Shaun Fluker, also writing on the ABlaw blog, notes that “it seems to me there was little prospect of success on these administrative law arguments by Syncrude,” adding that the company faced an “unbearably high burden of showing not just the prospect of success but more than a reasonable probability of success in their arguments, before even getting the chance to argue their case on the merits.”

Calgary-based lawyer Scott “Rusty” Miller says the decision is congruent with previous Supreme Court decisions on the matter, but the whole thing leaves one question: “Where was Syncrude going with this?”

As Miller points out, the cost of incorporating that 2 per cent biofuel is minimal, and — given that Syncrude doesn’t produce enough diesel to cover the gap that biodiesel anyway — probably unavoidable. “If cost isn't the motivation,” he says, “what were they trying to prove?”

According to Miller, the goal may have simply been to establish that biofuel, given that biofuels could actually be more resource-intensive, depending on the type of grain used, isn’t in and of itself better. To that end, Miller says of Syncrude’s logic, “are we catering more to the agricultural business than the environment?”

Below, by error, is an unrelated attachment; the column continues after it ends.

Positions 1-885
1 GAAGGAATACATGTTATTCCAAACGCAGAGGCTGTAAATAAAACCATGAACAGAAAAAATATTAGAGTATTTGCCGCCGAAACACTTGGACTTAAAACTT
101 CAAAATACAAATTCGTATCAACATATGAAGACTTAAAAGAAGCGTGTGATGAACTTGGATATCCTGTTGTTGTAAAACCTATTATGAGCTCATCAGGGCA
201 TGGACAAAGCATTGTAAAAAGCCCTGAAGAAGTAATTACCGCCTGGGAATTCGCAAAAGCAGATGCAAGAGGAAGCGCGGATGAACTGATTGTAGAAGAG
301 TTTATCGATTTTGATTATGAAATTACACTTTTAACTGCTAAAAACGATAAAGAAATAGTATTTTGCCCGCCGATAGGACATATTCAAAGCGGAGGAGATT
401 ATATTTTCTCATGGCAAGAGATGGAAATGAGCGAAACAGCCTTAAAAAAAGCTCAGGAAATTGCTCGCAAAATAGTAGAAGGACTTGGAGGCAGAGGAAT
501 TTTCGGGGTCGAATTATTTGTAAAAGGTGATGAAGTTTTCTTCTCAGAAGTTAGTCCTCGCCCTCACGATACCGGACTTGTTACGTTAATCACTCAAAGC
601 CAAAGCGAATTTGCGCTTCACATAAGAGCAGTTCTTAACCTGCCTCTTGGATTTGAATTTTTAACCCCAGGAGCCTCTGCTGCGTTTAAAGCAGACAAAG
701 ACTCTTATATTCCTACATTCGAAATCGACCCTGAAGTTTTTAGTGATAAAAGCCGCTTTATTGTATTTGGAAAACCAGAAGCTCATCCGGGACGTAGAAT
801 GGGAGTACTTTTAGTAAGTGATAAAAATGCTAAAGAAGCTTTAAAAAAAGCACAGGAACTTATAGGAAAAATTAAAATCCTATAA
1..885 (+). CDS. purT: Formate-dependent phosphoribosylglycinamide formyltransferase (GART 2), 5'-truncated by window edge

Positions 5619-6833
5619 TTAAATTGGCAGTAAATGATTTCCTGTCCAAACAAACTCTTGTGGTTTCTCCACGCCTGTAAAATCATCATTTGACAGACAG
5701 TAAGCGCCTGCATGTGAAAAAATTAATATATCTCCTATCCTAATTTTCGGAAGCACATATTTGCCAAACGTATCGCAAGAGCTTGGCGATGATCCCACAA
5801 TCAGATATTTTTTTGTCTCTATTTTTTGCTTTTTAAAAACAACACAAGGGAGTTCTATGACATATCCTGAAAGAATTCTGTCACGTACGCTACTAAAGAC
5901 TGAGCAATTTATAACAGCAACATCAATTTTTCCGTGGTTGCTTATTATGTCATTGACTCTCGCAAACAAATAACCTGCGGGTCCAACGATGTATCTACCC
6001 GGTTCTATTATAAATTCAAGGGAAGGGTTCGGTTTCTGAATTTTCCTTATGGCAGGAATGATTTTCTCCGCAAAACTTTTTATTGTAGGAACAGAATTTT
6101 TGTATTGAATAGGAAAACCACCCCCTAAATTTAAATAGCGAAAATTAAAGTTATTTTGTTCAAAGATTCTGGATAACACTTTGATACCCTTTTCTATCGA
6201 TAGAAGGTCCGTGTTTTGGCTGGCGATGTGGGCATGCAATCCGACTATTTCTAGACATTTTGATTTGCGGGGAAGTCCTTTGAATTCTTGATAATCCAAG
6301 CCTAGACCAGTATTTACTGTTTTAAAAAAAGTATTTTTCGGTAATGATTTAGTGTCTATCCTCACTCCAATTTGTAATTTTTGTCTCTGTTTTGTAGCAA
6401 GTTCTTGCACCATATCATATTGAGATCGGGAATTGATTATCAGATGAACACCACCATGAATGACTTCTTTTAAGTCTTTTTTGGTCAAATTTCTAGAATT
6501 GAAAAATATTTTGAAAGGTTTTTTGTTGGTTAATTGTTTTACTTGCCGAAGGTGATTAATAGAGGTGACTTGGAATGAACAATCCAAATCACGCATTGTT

But, he says, Syncrude was probably flat-footed in their approach given its “ineffective” policy argument.

Nevertheless, the decision is significant.

With Prime Minister Stephen Harper and Environment Minister Leona Aglukkaq in New York this week for a series of high-level meetings set up to address climate change, the decision puts some wind in his sails if he were to vow to bring some of the proposals back home.

The Prime Minister, however, has been at best lukewarm about the RFR rules, which his government introduced in 2010, after his government promised a 17 per cent reduction in 2005 greenhouse gas levels by 2020.

That goal seems virtually impossible, especially as he appears to have ruled out any unilateral programs to address the issue.

But, if he changes his mind, the courts have his back.